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Wednesday, 28 November 1973
Page: 3981


Mr WALLIS (GREY, SOUTH AUSTRALIA) - Is the Minister for Labour aware of the difficulties that are being experienced by unemployed persons in certain areas of the northern part of South Australia in obtaining employment? If so, what steps are being taken by his Department to overcome these difficulties?


Mr Clyde Cameron (HINDMARSH, SOUTH AUSTRALIA) - The subject of employment assistance in rural areas is one upon which it is very difficult for the Government to make a final decision. The Cabinet decided some weeks ago to postpone further consideration of a proposition I had then put on rural unemployment relief, on the ground that the employment position was improving at such a rate that to give massive unemployment relief assistance in the country at that stage could easily create a situation in which employers in country areas would find it impossible to obtain workers because all the otherwise available workers in those areas would be employed on rural relief schemes. Subsequent events have proven that the Cabinet was right in the cautious attitude it took on that occasion because, whilst there were 31 distinct areas of quite bad unemployment in relation to the number of vacancies at that time in the areas concerned, we now find that the number of bad areas has been reduced to something like five or six; thus giving support to the Cabinet's hesitancy to rush into the proposition that I was then putting to it. I admit that it was right and I was wrong when I put the proposition at that time.

The main areas of distress at the moment lie in the State of Tasmania. The Deputy Prime Minister and the honourable members for Braddon, Wilmot, Denison and Franklin have constantly been putting to me the need for something to be done in that State. We are looking at the matter. We hope that we can do something for Tasmania.


Mr Bourchier - What about my request for Bendigo?


Mr Clyde Cameron (HINDMARSH, SOUTH AUSTRALIA) - The honourable member for Bendigo has spoken to me about this matter. The honourable member for Cowper also has spoken to me about it. The honourable member for Darling has constantly been bringing to my attention the position of Broken Hill. I might say that the honourable gentleman, who spoke to me about this matter again only this morning may be sorry to know that everything he said about Broken Hill's plight has been borne out by the official figures. Broken Hill is now the worst hit area in the whole of Australia. Port Pirie comes second. Coffs Harbour and Dubbo are other areas which are in a bad condition.


Mr Anthony - What about Lismore?


Mr Clyde Cameron (HINDMARSH, SOUTH AUSTRALIA) - Parts of Lismore perhaps are not too well off. Of course, they are not very well off politically, either, because of the kind of representation that they have in this Parliament. Until now, by way of a silly interjection, I had not heard a word from the member representing Lismore about the condition of the people in that city. I hope that the people of Lismore will remember that is was only at question time, by way of a flippant interjection, that their member of Parliament bothered to mention their plight to me.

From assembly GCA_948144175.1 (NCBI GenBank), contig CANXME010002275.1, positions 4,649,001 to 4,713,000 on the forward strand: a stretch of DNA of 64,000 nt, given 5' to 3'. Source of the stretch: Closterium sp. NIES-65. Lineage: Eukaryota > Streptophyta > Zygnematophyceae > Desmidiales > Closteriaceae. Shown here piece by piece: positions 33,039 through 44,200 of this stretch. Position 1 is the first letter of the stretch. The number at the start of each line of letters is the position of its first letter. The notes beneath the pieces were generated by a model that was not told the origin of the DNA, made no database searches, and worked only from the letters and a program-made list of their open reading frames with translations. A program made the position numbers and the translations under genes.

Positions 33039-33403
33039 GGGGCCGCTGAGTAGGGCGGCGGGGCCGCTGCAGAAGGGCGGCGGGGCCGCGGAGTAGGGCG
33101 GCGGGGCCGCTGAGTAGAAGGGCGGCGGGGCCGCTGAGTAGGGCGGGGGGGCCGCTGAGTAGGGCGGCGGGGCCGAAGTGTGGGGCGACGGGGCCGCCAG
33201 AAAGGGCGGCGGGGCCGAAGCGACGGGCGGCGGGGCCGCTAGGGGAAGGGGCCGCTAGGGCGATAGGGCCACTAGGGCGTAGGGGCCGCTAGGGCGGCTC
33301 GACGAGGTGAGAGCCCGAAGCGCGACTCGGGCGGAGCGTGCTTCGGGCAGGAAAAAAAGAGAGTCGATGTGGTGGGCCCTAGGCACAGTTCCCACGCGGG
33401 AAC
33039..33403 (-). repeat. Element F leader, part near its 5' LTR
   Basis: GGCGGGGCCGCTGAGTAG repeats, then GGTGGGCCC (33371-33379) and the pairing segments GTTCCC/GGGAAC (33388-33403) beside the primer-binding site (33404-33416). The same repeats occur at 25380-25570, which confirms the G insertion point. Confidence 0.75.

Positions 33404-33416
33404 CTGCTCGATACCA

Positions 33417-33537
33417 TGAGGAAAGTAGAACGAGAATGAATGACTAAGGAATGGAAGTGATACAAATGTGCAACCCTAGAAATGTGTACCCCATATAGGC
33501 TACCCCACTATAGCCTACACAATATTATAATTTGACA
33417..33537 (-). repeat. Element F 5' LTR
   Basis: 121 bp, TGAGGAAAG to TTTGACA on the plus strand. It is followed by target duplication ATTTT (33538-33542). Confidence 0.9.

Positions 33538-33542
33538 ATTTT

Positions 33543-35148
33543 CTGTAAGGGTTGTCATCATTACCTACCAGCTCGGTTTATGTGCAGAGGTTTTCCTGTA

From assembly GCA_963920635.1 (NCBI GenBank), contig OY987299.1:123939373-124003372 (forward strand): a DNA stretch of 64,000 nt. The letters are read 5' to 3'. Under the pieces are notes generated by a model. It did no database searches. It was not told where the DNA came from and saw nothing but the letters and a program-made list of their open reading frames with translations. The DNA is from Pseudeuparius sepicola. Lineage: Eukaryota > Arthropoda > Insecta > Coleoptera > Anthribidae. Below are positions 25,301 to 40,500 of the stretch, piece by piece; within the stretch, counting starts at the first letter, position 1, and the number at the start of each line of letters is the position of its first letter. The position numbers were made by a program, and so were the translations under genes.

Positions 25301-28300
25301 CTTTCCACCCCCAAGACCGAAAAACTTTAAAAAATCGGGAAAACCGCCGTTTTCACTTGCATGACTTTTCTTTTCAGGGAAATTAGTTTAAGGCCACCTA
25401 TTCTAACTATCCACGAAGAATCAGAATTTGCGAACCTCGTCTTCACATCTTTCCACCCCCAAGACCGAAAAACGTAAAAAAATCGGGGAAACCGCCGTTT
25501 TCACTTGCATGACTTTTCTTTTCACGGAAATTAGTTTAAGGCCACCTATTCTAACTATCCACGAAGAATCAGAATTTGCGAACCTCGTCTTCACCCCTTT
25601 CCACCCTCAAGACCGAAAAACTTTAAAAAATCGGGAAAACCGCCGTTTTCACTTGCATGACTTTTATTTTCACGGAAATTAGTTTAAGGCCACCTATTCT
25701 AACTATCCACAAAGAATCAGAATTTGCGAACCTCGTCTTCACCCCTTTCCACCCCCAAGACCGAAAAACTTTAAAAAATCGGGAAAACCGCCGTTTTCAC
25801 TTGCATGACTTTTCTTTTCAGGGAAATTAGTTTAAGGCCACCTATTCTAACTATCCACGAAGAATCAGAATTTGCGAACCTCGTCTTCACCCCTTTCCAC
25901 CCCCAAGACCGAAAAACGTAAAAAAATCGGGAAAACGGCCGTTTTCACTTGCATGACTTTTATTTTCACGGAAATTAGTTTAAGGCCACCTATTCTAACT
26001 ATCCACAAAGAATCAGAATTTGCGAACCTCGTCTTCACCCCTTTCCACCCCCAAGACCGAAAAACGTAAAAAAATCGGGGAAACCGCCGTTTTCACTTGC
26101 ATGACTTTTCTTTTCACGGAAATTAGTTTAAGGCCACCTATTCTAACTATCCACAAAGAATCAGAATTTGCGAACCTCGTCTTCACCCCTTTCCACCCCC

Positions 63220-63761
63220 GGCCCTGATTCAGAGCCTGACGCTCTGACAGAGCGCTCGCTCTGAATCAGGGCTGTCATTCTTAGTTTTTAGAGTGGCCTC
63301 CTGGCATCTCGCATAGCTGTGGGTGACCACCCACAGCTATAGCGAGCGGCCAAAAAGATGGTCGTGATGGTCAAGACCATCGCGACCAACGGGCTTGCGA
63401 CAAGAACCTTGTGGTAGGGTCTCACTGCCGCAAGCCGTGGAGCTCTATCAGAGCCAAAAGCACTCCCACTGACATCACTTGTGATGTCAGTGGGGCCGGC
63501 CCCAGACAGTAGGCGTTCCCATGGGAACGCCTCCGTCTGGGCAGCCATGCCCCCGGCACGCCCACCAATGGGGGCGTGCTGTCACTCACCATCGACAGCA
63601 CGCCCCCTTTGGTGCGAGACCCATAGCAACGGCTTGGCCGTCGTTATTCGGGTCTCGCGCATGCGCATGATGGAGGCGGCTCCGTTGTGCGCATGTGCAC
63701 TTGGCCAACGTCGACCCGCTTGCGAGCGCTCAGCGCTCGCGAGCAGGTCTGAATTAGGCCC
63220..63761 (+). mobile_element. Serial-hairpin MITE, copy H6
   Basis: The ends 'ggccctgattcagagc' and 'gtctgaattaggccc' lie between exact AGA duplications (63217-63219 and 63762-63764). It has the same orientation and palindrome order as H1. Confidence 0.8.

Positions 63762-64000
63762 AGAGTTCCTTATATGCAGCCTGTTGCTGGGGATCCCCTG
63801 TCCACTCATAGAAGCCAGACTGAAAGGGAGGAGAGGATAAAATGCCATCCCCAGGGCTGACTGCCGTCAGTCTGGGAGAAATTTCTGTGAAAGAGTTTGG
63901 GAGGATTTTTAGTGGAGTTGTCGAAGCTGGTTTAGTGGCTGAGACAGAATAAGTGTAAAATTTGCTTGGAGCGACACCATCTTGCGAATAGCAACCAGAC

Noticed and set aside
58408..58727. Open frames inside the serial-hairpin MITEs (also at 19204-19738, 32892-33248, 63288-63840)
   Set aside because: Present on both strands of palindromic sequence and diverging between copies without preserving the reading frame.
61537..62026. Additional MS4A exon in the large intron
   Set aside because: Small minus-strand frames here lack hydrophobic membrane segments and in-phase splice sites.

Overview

The seriousness of the employment situation was brought to light by the provisional midNovember figures, which have been given to me on a confidential basis but in relation to which I am prepared to let the House into the secret. What is happening in Australia at the mement, provisionally, is that we have no fewer than 87,500 unfilled vacancies and 62,000 people registered as unemployed. In the half-month to mid-November the number of vacancies increased by 1,900. That has happened at a time of the year when unfilled vacancies usually fall. Let me give the figures for the last 3 years. In 1972 unfilled vacancies fell by 5,000 in mid-November. In 1971 they fell by 3,500 in the same period. In 1970 they fell by 6,000 in the same period. So, we are reaching a very delicate situation in which we have to consider very carefully how much money we will spend in rural areas on unemployment relief. There is, however, a special problem in Dubbo and Broken Hill. I intend to look at this problem. If it is possible to make some special grant that will relieve the distress there-


Mr Bourchier - You said yesterday that you had no funds.


Mr Clyde Cameron (HINDMARSH, SOUTH AUSTRALIA) - I do not have any funds. That is what I am saying. If I had funds I would be able to say: 'I have plenty of funds and I have decided to allocate a certain sum to Broken Hill'. It is because I have no funds that I have to say that I will look at the situation and see what can be done. Broken Hill is a distress area. The honourable member for Darling is also distressed that these people might have to face Christmas with a house full of children and no work. We want that position to be avoided, if possible, and I intend to take the matter up with the responsible Ministers or authorities to see whether we can relieve the situation for these people.







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